There is no specific funding available to help businesses with duties under the Disability Discrimination Act to meet these new requirements. This is because employers and service providers are only required to do what is reasonable, and factors such as the cost and practicability of making reasonable adjustments, and the financial and other resources available to the business will be taken into account in determining what is reasonable.
The Department for Employment and Learning does not directly provide assistance to businesses to adapt premises in response to disability discrimination legislation. However, in certain circumstances assistance can be provided through Access to Work (NI) towards adaptation of premises to help overcome employment related obstacles faced by disabled employees.
The Equality Commission for Northern Ireland has undertaken wide-ranging publicity campaigns to raise awareness of these new duties in order to give employers and service providers the opportunity to understand, and plan for, their implementation. Their campaigns have been supported by a variety of information leaflets and promotional literature.
Mr. Bercow: To ask the Secretary of State for Northern Ireland if he will list the European Union directives and regulations relating to his Department that have been implemented in each of the last two years, specifying (a) the title and purpose of each, (b) the cost to public funds of each and (c) the cost to business of each. 
Mr. Bercow: To ask the Secretary of State for Northern Ireland, what the total external spending by his Department was on Private Finance Initiative consultants in each of the last two years; how many full-time equivalent consultants were employed over this period; how many billed consultancy days there were per year; what the implied average cost of each PFI consultant was; how many consultancy firms were used by his Department over this period; and if he will make a statement. 
Mr. Paul Murphy: The total external spending by this Department on Private Finance Initiative consultants in each of the last two years including how may full-time equivalent consultants were employed over this period; how many billed consultancy days there were per year; what the implied average cost of each PFI consultant was and how many consultancy firms were used by this Department over this period are as follows:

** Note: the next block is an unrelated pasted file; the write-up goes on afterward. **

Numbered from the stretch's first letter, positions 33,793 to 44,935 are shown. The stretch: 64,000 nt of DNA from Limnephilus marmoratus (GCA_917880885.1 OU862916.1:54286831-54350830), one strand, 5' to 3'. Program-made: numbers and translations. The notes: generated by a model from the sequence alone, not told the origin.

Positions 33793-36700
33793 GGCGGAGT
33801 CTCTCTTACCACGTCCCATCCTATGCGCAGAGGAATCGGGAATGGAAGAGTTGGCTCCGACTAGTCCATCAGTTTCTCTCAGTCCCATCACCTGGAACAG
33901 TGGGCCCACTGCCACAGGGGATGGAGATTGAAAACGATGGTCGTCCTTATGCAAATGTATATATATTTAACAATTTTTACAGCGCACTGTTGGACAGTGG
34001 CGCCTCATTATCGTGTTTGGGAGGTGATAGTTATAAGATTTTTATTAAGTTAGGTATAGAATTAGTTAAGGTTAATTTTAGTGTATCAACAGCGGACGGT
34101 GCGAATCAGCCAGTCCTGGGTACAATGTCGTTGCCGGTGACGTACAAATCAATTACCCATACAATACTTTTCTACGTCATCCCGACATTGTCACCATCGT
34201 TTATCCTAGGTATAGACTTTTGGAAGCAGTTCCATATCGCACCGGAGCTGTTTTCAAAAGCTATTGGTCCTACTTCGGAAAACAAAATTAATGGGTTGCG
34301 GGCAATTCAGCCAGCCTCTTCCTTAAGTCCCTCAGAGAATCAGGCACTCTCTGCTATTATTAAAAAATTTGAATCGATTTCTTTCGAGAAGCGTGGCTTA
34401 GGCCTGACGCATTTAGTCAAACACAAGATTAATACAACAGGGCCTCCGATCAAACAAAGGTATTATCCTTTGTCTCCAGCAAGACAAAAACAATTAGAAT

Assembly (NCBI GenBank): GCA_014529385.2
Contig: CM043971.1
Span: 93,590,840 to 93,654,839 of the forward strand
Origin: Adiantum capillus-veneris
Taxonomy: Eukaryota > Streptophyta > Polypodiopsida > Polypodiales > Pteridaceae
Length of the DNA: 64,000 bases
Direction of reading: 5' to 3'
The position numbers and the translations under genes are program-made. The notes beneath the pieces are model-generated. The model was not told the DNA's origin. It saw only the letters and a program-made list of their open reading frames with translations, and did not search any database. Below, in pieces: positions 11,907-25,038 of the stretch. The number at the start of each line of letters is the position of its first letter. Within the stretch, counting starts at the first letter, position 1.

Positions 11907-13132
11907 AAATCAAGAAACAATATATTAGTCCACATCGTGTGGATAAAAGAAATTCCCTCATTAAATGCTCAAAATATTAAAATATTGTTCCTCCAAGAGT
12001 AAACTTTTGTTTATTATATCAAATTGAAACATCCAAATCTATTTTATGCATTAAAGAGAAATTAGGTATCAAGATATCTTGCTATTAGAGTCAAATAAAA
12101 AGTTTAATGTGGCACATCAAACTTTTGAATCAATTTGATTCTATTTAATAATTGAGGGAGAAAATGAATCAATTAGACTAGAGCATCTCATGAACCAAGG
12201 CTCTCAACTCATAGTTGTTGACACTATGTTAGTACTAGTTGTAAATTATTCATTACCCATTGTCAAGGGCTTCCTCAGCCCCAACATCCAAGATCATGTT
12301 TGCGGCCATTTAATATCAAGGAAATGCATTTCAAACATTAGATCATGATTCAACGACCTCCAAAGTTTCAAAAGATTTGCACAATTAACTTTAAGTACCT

|Firm 1||Firm 2|
|Year 200304 Firms used (2)|
|Total Paid (ex VAT)||£14,664.00||£57,969.00|
|Implied Cost per Consultant||£2,600.00||£794.10|
|Year 200405 Firms Used (0)|
|Total Paid (ex VAT)|||||
|Implied Cost per consultant|||||
Mrs. Iris Robinson: To ask the Secretary of State for Northern Ireland how much has been spent by local health (a) boards and (b) trusts on (i) external contract staffing, (ii) external consultants and (iii) advertising in each of the last five years. 
The information requested is detailed in the following tables. The figures for external contract staffing and consultancy services are collected as one amount on the annual financial returns and as a result, the individual elements cannot be identified.
13 Dec 2004 : Column 921W
|External contract staffing and consultancy services||199899||19992000||200001||200102||200203|
|Armagh and Dungannon||31||45||21||14||23|
|Belfast City Hospital||62||193||207||191||203|
|Craigavon and Banbridge||38||72||86||54||76|
|Newry and Mourne||12||33||22||61||107|
|North and West Belfast||28||23||62||90||34|
|Royal Group of Hospitals||209||215||221||223||199|
|South and East Belfast||8||0||0||0||0|
|Armagh and Dungannon||53||66||100||77||71|
|Belfast City Hospital||84||117||157||168||190|
|Craigavon and Banbridge||13||54||92||70||87|
|Newry and Mourne||66||100||73||102||27|
|North and West Belfast||66||60||89||201||185|
|Royal Group of Hospitals||108||133||160||274||250|
|South and East Belfast||114||76||86||122||179|